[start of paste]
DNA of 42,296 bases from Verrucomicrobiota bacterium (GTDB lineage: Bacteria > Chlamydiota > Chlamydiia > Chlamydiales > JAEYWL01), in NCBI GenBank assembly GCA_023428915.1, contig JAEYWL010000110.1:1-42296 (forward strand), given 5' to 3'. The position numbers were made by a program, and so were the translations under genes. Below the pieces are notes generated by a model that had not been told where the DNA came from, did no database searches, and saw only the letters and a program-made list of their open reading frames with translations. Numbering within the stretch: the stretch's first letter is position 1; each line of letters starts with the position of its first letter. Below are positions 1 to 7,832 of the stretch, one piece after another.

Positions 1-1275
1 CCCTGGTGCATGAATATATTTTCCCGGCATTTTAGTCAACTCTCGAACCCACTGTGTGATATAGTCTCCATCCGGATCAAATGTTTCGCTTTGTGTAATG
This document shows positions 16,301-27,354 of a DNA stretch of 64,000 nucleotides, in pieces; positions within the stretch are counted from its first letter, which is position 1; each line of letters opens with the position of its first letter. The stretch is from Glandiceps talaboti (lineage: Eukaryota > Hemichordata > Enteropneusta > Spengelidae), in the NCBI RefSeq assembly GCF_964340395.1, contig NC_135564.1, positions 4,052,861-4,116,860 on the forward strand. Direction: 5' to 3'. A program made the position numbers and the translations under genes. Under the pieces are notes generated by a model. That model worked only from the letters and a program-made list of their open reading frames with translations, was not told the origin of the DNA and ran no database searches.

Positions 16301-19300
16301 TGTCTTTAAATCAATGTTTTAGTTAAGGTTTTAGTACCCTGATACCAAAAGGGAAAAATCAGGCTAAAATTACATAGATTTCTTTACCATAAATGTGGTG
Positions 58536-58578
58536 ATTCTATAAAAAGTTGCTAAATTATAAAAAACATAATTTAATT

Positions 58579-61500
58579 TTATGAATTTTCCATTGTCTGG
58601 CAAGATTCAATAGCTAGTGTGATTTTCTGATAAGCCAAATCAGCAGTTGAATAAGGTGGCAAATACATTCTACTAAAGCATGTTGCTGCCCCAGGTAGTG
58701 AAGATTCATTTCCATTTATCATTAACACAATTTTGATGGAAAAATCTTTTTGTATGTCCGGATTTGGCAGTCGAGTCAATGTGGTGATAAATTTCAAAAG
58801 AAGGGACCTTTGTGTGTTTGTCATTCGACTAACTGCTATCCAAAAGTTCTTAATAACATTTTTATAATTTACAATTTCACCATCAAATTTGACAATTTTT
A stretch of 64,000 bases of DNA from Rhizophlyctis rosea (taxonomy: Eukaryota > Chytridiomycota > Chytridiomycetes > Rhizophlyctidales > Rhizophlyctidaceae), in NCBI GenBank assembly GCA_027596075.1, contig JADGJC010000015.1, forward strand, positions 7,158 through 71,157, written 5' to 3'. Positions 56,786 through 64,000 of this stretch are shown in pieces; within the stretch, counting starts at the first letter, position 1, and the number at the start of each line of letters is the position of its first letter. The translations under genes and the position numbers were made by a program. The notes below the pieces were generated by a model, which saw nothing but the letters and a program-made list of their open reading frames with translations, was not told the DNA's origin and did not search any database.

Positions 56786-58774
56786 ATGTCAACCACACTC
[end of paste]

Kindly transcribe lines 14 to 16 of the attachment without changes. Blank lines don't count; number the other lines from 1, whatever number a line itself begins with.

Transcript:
A stretch of 64,000 bases of DNA from Rhizophlyctis rosea (taxonomy: Eukaryota > Chytridiomycota > Chytridiomycetes > Rhizophlyctidales > Rhizophlyctidaceae), in NCBI GenBank assembly GCA_027596075.1, contig JADGJC010000015.1, forward strand, positions 7,158 through 71,157, written 5' to 3'. Positions 56,786 through 64,000 of this stretch are shown in pieces; within the stretch, counting starts at the first letter, position 1, and the number at the start of each line of letters is the position of its first letter. The translations under genes and the position numbers were made by a program. The notes below the pieces were generated by a model, which saw nothing but the letters and a program-made list of their open reading frames with translations, was not told the DNA's origin and did not search any database.

Positions 56786-58774
56786 ATGTCAACCACACTC